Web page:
multiplexed bitstreams.  The groups, when unchained, MUST stand on
 their own as a valid concurrently multiplexed bitstream.  The
 following diagram shows a schematic example of such a physical
 bitstream that obeys all the rules of both grouped and chained
 multiplexed bitstreams.
             physical bitstream with pages of
        different logical bitstreams grouped and chained
     bos bos bos             eos           eos eos bos       eos
 In this example, there are two chained physical bitstreams, the first
 of which is a grouped stream of three logical bitstreams A, B, and C.
 The second physical bitstream is chained after the end of the grouped
 bitstream, which ends after the last eos page of all its grouped
 logical bitstreams.  As can be seen, grouped bitstreams begin

Pfeiffer Informational [Page 5] RFC 3533 OGG May 2003

 together - all of the bos pages MUST appear before any data pages.
 It can also be seen that pages of concurrently multiplexed bitstreams
 need not conform to a regular order.  And it can be seen that a
 grouped bitstream can end long before the other bitstreams in the
 group end.
 Ogg does not know any specifics about the codec data except that each
 logical bitstream belongs to a different codec, the data from the
 codec comes in order and has position markers (so-called "Granule
 positions").  Ogg does not have a concept of 'time': it only knows
 about sequentially increasing, unitless position markers.  An
 application can only get temporal information through higher layers
 which have access to the codec APIs to assign and convert granule
 positions or time.
 A specific definition of a media mapping using Ogg may put further
 constraints on its specific use of the Ogg bitstream format.  For
 example, a specific media mapping may require that all the eos pages
 for all grouped bitstreams need to appear in direct sequence.  An
 example for a media mapping is the specification of "Ogg Vorbis".
 Another example is the upcoming "Ogg Theora" specification which
 encapsulates Theora-encoded video data and usually comes multiplexed
 with a Vorbis stream for an Ogg containing synchronised audio and
 video.  As Ogg does not specify temporal relationships between the
 encapsulated concurrently multiplexed bitstreams, the temporal
 synchronisation between the audio and video stream will be specified
 in this media mapping.  To enable streaming, pages from various
 logical bitstreams will typically be interleaved in chronological

5. The encapsulation process

 The process of multiplexing different logical bitstreams happens at
 the level of pages as described above.  The bitstreams provided by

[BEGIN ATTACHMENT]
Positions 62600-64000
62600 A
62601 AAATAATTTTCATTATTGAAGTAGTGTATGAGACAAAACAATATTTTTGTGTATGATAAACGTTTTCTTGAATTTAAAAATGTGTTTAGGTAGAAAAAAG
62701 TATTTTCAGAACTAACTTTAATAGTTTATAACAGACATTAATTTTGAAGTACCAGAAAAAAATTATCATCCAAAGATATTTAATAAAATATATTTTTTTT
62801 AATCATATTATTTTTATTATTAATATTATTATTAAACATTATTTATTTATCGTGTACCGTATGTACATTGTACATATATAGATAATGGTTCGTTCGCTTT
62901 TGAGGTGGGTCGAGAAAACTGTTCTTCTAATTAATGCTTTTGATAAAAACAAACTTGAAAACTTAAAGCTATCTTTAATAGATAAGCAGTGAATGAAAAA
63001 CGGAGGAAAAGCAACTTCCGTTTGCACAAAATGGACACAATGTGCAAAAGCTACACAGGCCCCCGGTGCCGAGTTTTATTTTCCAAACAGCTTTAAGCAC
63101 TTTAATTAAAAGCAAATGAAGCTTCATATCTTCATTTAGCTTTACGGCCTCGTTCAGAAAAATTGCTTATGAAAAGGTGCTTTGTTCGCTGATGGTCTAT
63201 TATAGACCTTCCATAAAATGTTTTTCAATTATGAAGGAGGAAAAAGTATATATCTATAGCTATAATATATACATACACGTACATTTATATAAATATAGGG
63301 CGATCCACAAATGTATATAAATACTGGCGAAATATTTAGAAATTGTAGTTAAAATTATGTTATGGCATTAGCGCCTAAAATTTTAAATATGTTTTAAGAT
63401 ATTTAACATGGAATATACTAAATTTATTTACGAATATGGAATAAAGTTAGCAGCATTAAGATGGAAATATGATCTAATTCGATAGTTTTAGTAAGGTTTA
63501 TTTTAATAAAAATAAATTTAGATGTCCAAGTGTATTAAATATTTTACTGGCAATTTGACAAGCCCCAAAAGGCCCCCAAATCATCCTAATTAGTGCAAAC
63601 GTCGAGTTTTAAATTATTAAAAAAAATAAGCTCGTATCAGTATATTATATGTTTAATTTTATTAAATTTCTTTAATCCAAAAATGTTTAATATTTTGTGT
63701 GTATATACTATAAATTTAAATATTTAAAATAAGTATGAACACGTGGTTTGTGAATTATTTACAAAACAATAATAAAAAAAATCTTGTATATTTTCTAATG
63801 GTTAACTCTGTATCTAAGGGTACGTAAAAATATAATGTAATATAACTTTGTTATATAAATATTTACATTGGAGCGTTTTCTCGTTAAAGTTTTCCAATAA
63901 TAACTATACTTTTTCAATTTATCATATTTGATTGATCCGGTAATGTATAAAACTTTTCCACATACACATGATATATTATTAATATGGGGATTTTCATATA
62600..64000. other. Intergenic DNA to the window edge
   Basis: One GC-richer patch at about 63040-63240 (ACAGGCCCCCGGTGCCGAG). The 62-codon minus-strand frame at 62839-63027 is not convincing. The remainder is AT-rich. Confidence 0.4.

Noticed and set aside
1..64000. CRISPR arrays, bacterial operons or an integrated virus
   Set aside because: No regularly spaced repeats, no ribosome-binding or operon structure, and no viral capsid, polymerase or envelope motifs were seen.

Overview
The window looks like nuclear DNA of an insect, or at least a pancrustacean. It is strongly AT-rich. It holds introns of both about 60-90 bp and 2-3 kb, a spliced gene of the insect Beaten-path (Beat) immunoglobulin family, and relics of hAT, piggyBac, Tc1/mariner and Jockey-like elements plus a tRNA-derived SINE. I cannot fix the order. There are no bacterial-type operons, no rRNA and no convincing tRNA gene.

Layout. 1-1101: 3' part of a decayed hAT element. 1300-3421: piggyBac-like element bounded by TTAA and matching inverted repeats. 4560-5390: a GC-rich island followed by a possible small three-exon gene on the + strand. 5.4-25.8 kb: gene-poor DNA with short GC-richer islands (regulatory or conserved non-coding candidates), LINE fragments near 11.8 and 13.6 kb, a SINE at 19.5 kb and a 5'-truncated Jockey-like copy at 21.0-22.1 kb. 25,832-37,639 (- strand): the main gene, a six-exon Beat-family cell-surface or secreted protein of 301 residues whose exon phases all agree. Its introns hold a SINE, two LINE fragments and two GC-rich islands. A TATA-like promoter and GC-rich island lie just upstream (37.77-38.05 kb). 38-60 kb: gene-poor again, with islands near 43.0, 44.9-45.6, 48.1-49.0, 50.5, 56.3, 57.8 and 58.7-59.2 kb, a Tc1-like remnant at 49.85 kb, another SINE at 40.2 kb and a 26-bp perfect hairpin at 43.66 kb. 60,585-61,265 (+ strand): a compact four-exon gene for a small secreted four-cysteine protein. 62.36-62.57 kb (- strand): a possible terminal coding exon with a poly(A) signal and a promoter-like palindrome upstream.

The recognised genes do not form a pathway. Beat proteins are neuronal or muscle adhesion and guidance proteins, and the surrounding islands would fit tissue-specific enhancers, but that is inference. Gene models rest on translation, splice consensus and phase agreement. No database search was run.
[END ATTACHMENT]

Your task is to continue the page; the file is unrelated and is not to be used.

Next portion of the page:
encoders are however handed over to Ogg as so-called "Packets" with
 packet boundaries dependent on the encoding format.  The process of
 encapsulating packets into pages will be described now.
 From Ogg's perspective, packets can be of any arbitrary size.  A
 specific media mapping will define how to group or break up packets
 from a specific media encoder.  As Ogg pages have a maximum size of
 about 64 kBytes, sometimes a packet has to be distributed over
 several pages.  To simplify that process, Ogg divides each packet
 into 255 byte long chunks plus a final shorter chunk.  These chunks
 are called "Ogg Segments".  They are only a logical construct and do
 not have a header for themselves.

Pfeiffer Informational [Page 6] RFC 3533 OGG May 2003

 A group of contiguous segments is wrapped into a variable length page
 preceded by a header.  A segment table in the page header tells about
 the "Lacing values" (sizes) of the segments included in the page.  A
 flag in the page header tells whether a page contains a packet
 continued from a previous page.  Note that a lacing value of 255
 implies that a second lacing value follows in the packet, and a value
 of less than 255 marks the end of the packet after that many
 additional bytes.  A packet of 255 bytes (or a multiple of 255 bytes)
 is terminated by a lacing value of 0.  Note also that a 'nil' (zero
 length) packet is not an error; it consists of nothing more than a
 lacing value of zero in the header.
 The encoding is optimized for speed and the expected case of the
 majority of packets being between 50 and 200 bytes large.  This is a
 design justification rather than a recommendation.  This encoding
 both avoids imposing a maximum packet size as well as imposing
 minimum overhead on small packets.  In contrast, e.g., simply using
 two bytes at the head of every packet and having a max packet size of
 32 kBytes would always penalize small packets (< 255 bytes, the
 typical case) with twice the segmentation overhead.  Using the lacing
 values as suggested, small packets see the minimum possible byte-
 aligned overhead (1 byte) and large packets (>512 bytes) see a fairly
 constant ~0.5% overhead on encoding space.

Pfeiffer Informational [Page 7] RFC 3533 OGG May 2003

 The following diagram shows a schematic example of a media mapping
 using Ogg and grouped logical bitstreams:
        logical bitstream with packet boundaries

—————————————————————– > | packet_1 | packet_2 | packet_3 | <

                   |segmentation (logically only)
    packet_1 (5 segments)          packet_2 (4 segs)    p_3 (2 segs)
   ------------------------------ -------------------- ------------

.. |seg_1|seg_2|seg_3|seg_4|s_5 | |seg_1|seg_2|seg_3|| |seg_1|s_2 | ..